The million-dollar load of pharmaceuticals stolen overnight from a parking lot, or a trailer full of frozen meat hijacked at gunpoint makes great headlines and news stories. But the truth is the biggest losses from freight security come from far more mundane — and increasingly common — problems.

As fleets have adopted better hardware and surveillance techniques to protect cargo under their care, the bad guys have also moved on to new strategies, shifting to fraud and identity theft as low-risk, high-profit enterprises. Even more costly to a fleet than the actual value of any lost cargo, these newly popular trucking crimes undermine trust between carriers, brokers and shippers, making everyone wary of potential new business partners and sources of revenue

The most publicized crimes have involved setting up dummy trucking companies that at least on paper appear to be legitimate carriers with the proper registration and insurance documents. Trolling load boards, they wait for a high-value cargo, take the load and disappear. Early this year, 25,000 lbs. of king crab valued at $400,000 was stolen from a shipper in Los Angeles using a fraudulent fleet apparently created just for such a score. And this spring, a similar setup in Florida was able to pick up six trailer loads of tomatoes before the broker realized none of them were being delivered.

While the bogus trucking company is a relatively new twist requiring significant planning and organization, fictitious pickups have been around for a while, a form of identity theft.  This simpler technique involves getting a hold of the paperwork for a pickup and arriving at the shipper early, posing as the legitimate carrier. Perhaps made easier by the proliferation of electronically transmitted documents, this older type of cargo fraud is also on the rise again.

And not to be overlooked, there’s the issue of fraudulent brokerage, whether it’s carriers without the proper authority “double-brokering” loads to other carriers or out-and-out scam artists posing as legitimate brokers and disappearing without paying carriers for loads delivered.

At all levels, trucking is a relationship-driven business, but that’s especially important when it comes to carrying someone else’s freight.  Electronic data makes it easier for a fleet to uncover new opportunities, especially in the increasingly lucrative spot markets. But an escalation in cargo fraud of all types makes shippers especially wary of any new party offering their services.  For most fleets, the threat of cargo fraud is potentially more damaging than the rare case of actual cargo theft. Keeping thieves away from freight is relatively easy — a harder lock or a higher fence is often all that’s needed. But convincing new customers that you’re who you say you are and will do what you say you will is a much tougher challenge, one that will require attention to every aspect of your operation.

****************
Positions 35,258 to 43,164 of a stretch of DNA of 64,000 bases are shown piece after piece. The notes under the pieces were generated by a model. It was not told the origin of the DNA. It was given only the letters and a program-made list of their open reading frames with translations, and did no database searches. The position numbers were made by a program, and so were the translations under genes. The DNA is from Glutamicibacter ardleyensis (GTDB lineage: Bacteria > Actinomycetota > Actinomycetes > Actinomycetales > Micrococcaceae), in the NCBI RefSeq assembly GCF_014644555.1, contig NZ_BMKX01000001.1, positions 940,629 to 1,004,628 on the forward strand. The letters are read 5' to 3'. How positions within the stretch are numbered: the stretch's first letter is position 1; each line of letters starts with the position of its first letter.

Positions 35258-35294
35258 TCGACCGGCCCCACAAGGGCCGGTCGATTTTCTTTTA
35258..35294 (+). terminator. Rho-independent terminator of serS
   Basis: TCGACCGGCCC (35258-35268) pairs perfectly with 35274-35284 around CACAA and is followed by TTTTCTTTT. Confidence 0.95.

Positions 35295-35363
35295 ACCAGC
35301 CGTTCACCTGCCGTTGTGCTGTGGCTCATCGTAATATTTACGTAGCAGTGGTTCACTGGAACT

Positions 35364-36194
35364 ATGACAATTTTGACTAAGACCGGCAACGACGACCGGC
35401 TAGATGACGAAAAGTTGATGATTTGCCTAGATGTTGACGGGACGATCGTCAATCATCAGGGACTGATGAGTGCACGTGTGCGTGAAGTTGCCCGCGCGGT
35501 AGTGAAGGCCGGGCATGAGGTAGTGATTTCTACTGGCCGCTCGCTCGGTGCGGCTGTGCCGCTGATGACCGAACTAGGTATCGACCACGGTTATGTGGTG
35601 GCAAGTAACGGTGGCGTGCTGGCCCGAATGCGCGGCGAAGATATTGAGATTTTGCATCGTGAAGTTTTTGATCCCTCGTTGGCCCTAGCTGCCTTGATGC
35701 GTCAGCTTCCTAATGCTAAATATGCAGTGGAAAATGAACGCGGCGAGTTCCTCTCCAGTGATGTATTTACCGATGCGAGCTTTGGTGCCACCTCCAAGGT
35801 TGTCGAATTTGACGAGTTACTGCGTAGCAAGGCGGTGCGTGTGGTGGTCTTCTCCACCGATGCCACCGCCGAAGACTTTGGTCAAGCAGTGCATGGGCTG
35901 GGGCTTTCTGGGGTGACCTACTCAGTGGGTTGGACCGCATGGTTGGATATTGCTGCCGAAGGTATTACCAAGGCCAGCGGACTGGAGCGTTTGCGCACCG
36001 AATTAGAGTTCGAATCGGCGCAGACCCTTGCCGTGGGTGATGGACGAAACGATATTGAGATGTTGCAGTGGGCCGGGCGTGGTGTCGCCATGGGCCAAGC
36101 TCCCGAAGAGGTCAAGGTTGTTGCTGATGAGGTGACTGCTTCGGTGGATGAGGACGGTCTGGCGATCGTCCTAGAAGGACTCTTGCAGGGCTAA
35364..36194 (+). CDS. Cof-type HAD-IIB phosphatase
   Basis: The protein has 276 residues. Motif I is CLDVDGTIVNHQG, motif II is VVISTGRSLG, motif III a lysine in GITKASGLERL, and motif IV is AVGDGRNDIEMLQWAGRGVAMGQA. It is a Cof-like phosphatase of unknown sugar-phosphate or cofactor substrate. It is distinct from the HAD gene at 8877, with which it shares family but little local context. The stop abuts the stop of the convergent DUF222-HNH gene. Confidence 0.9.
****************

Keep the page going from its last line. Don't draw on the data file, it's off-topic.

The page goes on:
Establish a security plan that works in your business, that doesn’t interfere with your daily operations.  The plan usually starts with fleet policies and procedures, then moves on to specific anti-theft devices like locking and tracking systems.  Visit and evaluate every yard and lot where equipment is kept, determining the appropriate use of guards, fencing, camera surveillance and so on.  Institute a no-stop rule, requiring contractors to be ready to go when they pick up a container and to drive at least 250 mi. before making their first stop. Investigators have found that deters criminals who follow a truck from its pickup and swoop in when it stops at a rest area.  Begin educating contractors and agents alike on identity theft and the need to protect documents and confidential information.  Finally establish business networking, sending along any periodic warnings and advisories.

If a theft does happen make sure you’re covered, it is critically important to have proper cargo insurance coverage. Many businesses have made the mistake of not having enough coverage or overlooking the specifics of their cargo insurance contracts. Either of these can be disastrous to your profitability and long term existence.  If you are looking for cargo insurance quotes,
it will take you less than 60 seconds to fill out our simple lead form. From there, your information will be provided to cargo insurance professionals who will be able to discuss cargo insurance options with

 To read more of the High Cost of Cargo Fraud visit Fleet Owners article.